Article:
In “Revolver Revue”

rozhovor-v-RR

I just got my copy of the spring 2015 issue of the Czech literary journal Revolver Revue. They’ve published an interview with me by Veronika Tuckerová, as well as her translation into Czech of an excerpt from my novel Necessary Errors. They illustrated the interview with an old Prague map that I had and with photos that I took in Prague in the early 1990s; it’s a really lovely presentation.

Leafing through the issue, I learn that my translator is something of a dark horse. In the same issue, Revolver Revue has published a portfolio of elegant, meditative paintings by her. She painted them, in tempera on paper, in the Holešovice neighborhood of Prague in 1990, and the window views and interior scenes are evocative of Giorgio Morandi in their subtlety and quietness.

The first volume of Leander’s diary, now safely archived

In the first chapter of American Sympathy, my 2001 study of the literary representation of affection between men in the antebellum United States, I wrote about two genteel Quakers in late-18th-century Philadelphia who kept diaries recording their romantic friendship. Their names were John Fishbourne Mifflin and James Gibson, and they went by the cognomens of Leander and Lorenzo, respectively. Gibson’s diary and the second volume of Mifflin’s were, and still are, in the archives of the Historical Society of Pennsylvania. (Here’s a link to the catalog entry for the physical diaries, and one page of Leander/Mifflin’s diary has been digitized and is available online here. Rather cleverly, the page that the archivists chose to digitize is the one where Leander/Mifflin begins to describe a rather erotic dream that he had about Lorenzo/Gibson.)

I also had access to the first volume of Leander/Mifflin’s diary, through a photocopy that was loaned to me. This photocopy had been made by a bookseller decades earlier, while appraising a private individual’s collection. For safety’s sake, before returning this photocopy, I made a photocopy for myself. This turned out to be prudent, because the first-generation photocopy that I returned was later lost, and although the person who was thought to be the owner of the original manuscript graciously granted me permission to publish, he later told me that he had never been able to locate the original in his collection. Perhaps the bookseller had been mistaken in his memory of who owned the original. In any case, the second-generation photocopy that I had made became the only copy available to scholars.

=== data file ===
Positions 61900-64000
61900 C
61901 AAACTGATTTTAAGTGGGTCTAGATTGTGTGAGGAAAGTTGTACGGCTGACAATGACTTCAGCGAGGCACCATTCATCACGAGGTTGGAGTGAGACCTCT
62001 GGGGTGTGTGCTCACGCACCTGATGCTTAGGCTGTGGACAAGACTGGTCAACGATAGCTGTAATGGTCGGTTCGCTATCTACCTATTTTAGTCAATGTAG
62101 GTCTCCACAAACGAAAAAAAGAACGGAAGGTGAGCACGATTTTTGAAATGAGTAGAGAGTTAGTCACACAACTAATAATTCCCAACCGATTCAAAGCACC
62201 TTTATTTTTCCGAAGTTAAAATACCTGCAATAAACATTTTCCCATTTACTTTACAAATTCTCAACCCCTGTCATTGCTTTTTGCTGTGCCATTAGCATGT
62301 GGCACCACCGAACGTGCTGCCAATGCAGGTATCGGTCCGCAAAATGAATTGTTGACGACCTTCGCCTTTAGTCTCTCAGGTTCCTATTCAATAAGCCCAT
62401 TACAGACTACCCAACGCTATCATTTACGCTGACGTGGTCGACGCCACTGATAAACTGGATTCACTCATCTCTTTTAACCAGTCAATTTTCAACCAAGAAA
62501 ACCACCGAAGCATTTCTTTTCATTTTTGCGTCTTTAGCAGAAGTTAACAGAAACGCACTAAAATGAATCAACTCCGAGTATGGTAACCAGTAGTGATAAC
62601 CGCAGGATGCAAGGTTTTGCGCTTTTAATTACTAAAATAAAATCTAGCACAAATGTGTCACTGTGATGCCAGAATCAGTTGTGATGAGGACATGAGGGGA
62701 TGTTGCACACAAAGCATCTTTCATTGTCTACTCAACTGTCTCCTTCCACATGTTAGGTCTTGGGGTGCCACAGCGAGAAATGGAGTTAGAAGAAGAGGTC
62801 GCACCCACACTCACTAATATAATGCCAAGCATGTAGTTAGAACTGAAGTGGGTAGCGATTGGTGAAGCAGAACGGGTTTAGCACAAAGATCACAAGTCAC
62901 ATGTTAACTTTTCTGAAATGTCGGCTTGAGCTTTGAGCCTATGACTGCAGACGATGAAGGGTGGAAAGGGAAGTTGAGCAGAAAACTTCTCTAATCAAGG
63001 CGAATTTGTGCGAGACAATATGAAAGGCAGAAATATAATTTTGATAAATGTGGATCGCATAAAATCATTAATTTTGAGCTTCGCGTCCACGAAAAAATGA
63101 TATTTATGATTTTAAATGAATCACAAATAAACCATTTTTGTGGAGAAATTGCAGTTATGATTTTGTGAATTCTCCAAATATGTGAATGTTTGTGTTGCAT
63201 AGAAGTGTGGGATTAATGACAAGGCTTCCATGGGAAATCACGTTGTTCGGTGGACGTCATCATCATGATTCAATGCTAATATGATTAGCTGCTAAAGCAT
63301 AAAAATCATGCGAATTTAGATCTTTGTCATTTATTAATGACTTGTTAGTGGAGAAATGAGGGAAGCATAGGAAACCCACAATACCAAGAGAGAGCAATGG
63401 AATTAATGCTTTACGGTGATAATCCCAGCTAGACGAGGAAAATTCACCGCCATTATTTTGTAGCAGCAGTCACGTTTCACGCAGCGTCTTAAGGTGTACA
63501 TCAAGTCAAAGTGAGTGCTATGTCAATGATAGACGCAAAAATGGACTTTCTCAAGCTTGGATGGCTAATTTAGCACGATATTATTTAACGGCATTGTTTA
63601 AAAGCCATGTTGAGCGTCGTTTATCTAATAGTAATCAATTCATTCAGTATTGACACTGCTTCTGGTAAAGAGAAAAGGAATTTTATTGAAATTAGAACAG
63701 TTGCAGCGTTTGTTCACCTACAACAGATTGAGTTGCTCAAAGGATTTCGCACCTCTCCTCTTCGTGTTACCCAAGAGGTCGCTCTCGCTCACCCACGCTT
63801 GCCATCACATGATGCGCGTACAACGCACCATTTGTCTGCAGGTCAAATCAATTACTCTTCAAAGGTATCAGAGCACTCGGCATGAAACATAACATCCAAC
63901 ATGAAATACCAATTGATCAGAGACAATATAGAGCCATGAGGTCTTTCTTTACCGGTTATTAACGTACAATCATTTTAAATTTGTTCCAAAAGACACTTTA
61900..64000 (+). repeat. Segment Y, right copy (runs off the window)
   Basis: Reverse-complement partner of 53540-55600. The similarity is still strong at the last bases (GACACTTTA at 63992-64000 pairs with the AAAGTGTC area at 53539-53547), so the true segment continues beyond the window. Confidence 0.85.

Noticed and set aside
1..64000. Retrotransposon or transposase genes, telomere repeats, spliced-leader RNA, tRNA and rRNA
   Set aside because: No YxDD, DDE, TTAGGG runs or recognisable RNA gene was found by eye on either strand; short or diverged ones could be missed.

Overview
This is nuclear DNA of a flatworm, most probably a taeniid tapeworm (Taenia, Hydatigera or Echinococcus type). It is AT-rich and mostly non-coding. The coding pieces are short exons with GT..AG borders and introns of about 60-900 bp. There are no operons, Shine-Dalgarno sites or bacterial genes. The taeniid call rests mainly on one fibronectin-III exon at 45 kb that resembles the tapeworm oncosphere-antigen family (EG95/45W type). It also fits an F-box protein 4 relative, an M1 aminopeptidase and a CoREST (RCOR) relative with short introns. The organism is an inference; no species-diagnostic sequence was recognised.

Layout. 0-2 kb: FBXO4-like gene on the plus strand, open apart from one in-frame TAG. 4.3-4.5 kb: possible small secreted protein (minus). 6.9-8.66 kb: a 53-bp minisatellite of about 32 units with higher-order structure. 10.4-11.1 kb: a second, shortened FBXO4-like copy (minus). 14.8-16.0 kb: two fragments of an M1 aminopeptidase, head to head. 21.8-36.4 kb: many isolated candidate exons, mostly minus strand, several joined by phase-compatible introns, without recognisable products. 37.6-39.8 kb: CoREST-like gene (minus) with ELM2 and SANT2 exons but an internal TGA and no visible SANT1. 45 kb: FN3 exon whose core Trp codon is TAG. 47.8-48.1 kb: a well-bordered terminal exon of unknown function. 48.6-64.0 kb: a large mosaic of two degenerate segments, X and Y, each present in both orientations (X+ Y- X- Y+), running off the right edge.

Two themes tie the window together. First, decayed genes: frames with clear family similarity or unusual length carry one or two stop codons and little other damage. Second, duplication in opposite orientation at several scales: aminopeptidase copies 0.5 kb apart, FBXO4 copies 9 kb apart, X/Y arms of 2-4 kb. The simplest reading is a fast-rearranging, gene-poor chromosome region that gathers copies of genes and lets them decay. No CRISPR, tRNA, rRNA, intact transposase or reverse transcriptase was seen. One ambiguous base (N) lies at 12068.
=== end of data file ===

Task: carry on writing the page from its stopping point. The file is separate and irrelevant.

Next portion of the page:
Over the years, I sent reproductions of the photocopy to any scholar who asked, including Richard Godbeer, who wrote about the diarists in The Overflowing of Friendship (2013), and Sarah Knott, who wrote about them in Sensibility and the American Revolution (2009), but it made me nervous that I hadn’t made any provision about putting the photocopy into an archive somewhere. When my father-in-law passed away this January, I was reminded of the propriety of taking care of these things sooner rather than later, and at last I emailed the Historical Society of Pennsylvania to ask them if they would take custody of the photocopy. I’m happy to report that they said yes, I sent it, and it arrived safely. It doesn’t seem to be in their online catalog yet, but it’s there, if any scholar wants to consult it.

Of course I made a third-generation photocopy for myself, before I put the second-generation one in the mail.

Reading the comments, Romantic-era edition

In a letter to William Wordsworth, dated 11 December 1806, Charles Lamb described the failure of a play that Lamb had written and noticed that he didn’t rate positive and negative feedback equally:

A hundred hisses—damn the word, I write it like kisses—how different—a hundred hisses outweigh a 1000 Claps. The former come more directly from the Heart.